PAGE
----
EN: It hasn't rained for ages

taratata_69

Member
french
Hello,

In the sentence from an english grammar test : The ground is much too dry. It hasn't _____ for ages.

I don't understand why the correct answer is "it hasn't rained for ages" and not "it hasn't been raining for ages"

Because one of the use of the Present perfect continuous is "a past activity that has caused a present result" or " an activity that began in the past and is continuing now".

Or maybe "it hasn't been raining" is not supposed to be an activity?

Thank your explanation.
 
  • LV4-26

    Senior Member
    "a past activity that has caused a present result" or " an activity that began in the past and is continuing now".
    You could say exactly the same of the ("non continuous") present perfect. The difference between them is elsewhere.

    In this context, both sound correct to me.
    However, since the emphasis is rather on the fact that the action just didn't take place, I'd opt for hasn't rained.
     
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    moustic

    Senior Member
    British English
    No, the present perfect -ing form in the negative doesn't really work here.
    It hasn't rained ... is the correct sentence.
    On the other hand, in the affirmative "it has been raining for ages" would be perfect.
    The reason is probably that the "present result" + continuing action are more evident in this case.
     

    flyingcabbage

    Senior Member
    English - Ireland
    It has been raining for ages = Il a commencé à pleuvoir il y a longtemps et il n'a pas encore arrêté. Donc, "It hasn't been raining for ages" serait l'inverse de cela. Il ne sonne pas très naturel. Peut-être dans une conversation comme ceci:
    A: "I'm bored of staying in the house! It has been raining for ages!"
    B: "Stop exaggerating! It hasn't been raining for ages, it only started twenty minutes ago!"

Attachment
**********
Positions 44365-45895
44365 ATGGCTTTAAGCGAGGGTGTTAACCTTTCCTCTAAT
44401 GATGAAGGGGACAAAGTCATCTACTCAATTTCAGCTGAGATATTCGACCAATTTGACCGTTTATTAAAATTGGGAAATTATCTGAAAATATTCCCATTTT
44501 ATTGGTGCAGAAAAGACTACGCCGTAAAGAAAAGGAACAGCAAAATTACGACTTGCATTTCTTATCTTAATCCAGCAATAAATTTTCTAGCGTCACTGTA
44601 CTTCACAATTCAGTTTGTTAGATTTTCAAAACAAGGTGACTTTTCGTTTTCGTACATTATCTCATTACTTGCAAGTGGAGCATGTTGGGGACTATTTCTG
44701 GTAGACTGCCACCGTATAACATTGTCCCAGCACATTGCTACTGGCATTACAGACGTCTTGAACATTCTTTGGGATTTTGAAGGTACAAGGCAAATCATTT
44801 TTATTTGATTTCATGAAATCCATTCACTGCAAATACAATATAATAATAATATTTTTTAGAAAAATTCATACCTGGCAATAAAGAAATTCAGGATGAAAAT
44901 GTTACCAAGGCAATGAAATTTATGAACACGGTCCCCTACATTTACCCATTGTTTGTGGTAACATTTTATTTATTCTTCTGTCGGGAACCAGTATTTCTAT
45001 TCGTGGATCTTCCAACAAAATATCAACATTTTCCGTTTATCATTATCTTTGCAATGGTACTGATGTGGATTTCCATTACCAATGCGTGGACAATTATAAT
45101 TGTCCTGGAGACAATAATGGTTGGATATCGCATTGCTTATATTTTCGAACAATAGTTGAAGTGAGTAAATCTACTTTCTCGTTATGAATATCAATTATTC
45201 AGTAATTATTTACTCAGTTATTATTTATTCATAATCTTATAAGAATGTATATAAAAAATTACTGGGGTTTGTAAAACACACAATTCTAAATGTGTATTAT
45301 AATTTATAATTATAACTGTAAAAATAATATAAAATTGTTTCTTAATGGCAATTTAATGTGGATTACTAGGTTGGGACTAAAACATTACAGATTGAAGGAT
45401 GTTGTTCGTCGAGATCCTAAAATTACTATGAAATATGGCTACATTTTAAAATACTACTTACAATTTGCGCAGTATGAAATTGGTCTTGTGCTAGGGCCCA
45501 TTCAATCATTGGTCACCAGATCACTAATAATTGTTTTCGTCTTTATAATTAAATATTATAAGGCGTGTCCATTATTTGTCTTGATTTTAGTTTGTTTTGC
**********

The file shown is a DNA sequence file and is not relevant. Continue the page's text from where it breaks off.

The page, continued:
It hasn't rained for ages = Il n'y a pas eu de la pluie depuis longtemps.

    J'espère que cela t'aide!
     

    thedov

    Senior Member
    English - London England
    You wouldn't use the continuous tense because the raining is a series of complete events. It's the same as:
    There hasn't been an outbreak of rain.
    The continuous would be used for one unfinished activity.
     

    Nicomon

    Senior Member
    Français, Québec ♀
    Hello,

    I would also opt for "It hasn't rained".
    Another option to translate this would be : Ça fait une éternité qu'il n'a pas plu/qu'il n'y a pas eu de pluie.

    I think - someone will correct if I'm wrong - that "it hasn't been raining for days" would be in French :
    Ça fait une éternité qu'il ne pleut pas. (and that doesn't sound exactly right)
     

    timpeac

    Senior Member
    English (England)
    Well, as Moustic says above we wouldn't have the perfect continuous in the negative (it hasn't been raining for ages) at all in normal circumstances. The only time I can think of, as Moustic said, is to contradict someone who has used the affirmative form "it has been raining for days" with "no it hasn't been raining for days!"

    With this one rather particular exception aside, I think the test is really trying to teach the generalisation that you don't use the perfect continuous in the negative.

    Ps - lamy08 il n'a pas plu_ surely?
     
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    Nicomon

    Senior Member
    Français, Québec ♀
    Thanks timpeac,

    What I was trying to convey is that what I think a translation of the present continuous in the negative would be in French doesn't sound right in French either (at least not to my ears).